Lévis Forts National Historic Site of Canada
Fort No. 1, Avant-Garde Technology
Bivouac from the 78th Highlanders Regiment at Point
Lévy, around 1868. These soldiers worked on the building of the fort
© Queen's Own Highlanders Museum Ardesier, Écosse
The construction of Fort No. 1 was a beehive of activity right from
the start. Numerous technological innovations turned it into an ingenious
Under the orders of the royal engineers, nearly 500 soldiers, artisans
and workers laboured away and invented new methods as they went. Construction
took seven years. The fort bears witness to the latest industrial processes
of the time and also shows evidence of some interesting technical innovations
that were adapted to the site.
of the Fort Staddon in the south of England in January 1863.
© Royal Engineers Library, England
Some of the techniques used at various stages in the construction
of the fort turned out to be a first in Canada. For instance, when the region
was surveyed in 1864, Point Lévy was measured using surveyor's chains
with theodolites, a method common in Ireland and England. The technique produced
highly detailed maps that even showed roadside crosses and telegraph lines.
This was truly a first in Canada!
Work started in the summer of 1865. Besides the three forts, they
had to build the encampment for the royal engineers, a dock on the water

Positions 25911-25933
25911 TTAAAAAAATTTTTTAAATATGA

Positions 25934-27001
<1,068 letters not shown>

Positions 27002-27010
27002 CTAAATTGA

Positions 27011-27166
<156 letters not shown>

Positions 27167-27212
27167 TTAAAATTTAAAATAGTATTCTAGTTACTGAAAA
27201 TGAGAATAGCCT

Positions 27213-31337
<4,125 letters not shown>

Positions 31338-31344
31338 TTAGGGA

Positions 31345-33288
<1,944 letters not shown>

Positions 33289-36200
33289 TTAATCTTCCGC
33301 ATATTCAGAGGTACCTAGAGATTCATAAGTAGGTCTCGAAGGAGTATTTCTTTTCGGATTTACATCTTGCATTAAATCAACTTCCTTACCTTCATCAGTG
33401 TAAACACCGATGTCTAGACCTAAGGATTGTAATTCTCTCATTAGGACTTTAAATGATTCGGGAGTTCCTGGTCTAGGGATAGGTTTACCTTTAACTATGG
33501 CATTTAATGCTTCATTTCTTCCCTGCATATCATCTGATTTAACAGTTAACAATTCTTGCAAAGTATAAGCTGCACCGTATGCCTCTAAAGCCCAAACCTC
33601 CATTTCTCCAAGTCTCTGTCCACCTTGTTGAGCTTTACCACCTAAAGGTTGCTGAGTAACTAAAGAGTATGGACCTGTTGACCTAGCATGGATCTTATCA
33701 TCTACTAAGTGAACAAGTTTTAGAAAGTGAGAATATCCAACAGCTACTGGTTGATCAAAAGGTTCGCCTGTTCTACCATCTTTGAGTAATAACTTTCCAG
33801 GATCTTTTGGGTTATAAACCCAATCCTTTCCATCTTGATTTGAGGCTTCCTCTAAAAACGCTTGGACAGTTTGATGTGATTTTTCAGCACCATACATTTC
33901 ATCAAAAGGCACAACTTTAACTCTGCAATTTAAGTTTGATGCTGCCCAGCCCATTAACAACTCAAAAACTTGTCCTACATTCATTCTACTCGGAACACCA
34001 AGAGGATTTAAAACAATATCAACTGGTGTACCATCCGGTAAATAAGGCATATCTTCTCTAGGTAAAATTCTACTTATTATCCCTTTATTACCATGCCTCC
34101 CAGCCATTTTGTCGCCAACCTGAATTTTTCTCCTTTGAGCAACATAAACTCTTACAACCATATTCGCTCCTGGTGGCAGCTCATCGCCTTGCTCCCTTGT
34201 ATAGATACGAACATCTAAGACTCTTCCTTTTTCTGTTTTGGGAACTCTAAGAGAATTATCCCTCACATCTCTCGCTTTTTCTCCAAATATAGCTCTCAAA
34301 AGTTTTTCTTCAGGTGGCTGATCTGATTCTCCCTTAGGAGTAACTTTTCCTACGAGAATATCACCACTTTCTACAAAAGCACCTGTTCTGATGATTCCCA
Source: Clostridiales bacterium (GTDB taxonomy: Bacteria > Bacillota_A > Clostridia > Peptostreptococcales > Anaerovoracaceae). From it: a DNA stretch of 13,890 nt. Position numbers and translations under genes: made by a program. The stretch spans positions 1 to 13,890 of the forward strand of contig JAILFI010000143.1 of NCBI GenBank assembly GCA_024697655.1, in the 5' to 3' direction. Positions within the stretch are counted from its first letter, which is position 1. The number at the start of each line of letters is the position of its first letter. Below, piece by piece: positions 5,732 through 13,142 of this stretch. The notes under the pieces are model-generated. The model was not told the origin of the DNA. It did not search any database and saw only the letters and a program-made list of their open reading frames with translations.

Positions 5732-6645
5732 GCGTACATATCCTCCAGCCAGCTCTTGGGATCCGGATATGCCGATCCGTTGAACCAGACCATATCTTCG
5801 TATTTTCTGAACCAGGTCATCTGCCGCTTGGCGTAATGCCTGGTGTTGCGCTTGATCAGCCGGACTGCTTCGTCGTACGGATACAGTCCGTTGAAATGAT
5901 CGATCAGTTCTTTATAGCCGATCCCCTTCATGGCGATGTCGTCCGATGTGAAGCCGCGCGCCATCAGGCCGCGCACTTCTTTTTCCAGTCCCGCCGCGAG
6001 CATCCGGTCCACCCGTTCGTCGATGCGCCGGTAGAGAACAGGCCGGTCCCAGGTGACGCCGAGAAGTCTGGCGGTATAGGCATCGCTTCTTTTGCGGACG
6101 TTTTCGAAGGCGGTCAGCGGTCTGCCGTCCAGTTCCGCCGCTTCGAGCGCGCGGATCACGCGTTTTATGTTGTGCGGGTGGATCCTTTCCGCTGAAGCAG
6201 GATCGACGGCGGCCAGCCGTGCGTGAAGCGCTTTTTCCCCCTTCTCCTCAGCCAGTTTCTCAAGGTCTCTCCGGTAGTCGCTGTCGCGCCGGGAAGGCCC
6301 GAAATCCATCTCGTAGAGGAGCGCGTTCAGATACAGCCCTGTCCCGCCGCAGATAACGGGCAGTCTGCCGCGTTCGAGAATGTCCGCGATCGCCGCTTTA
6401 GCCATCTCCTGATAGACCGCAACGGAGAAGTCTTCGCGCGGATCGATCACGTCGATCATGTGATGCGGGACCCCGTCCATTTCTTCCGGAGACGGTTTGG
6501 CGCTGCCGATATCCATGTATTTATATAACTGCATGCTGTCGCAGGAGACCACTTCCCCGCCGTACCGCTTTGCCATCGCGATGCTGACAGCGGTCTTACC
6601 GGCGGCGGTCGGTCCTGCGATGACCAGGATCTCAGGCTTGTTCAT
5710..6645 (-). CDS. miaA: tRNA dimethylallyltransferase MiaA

and the communications network across the St. Lawrence River.
New Products and Original Experiments
of workers making concrete
© Parks Canada / Jean Jolin / ES-119/COH/PR-6/D-27-4
Fort No. 1 was built by the military and was completed in 1872. The
other two forts were built by private concerns and were finished in 1869.
The ditch had to be dug and cleared out and supported by walls to prevent
the sides from caving in. The military did not have enough specialized manpower
within its ranks to complete the work, so they turned to the private sector.
The inside walls were built of concrete poured into stone frames. Another
first in Canada. Not only were innovative techniques employed but also new
types of building materials and heavy equipment. Steam engines were used
to run machines such as rock crushers and cement mixers to prepare the concrete.
Engineers conducted special experiments to see how the concrete would react
to freezing temperatures - an important issue in Québec winters. They
also did tests to see if black Québec cement could replace Portland
cement and to see how waterproof asphalt could be.
Despite the fact that this was a military site, operations were not
kept secret. It attracted a swarm of tourists, mostly American.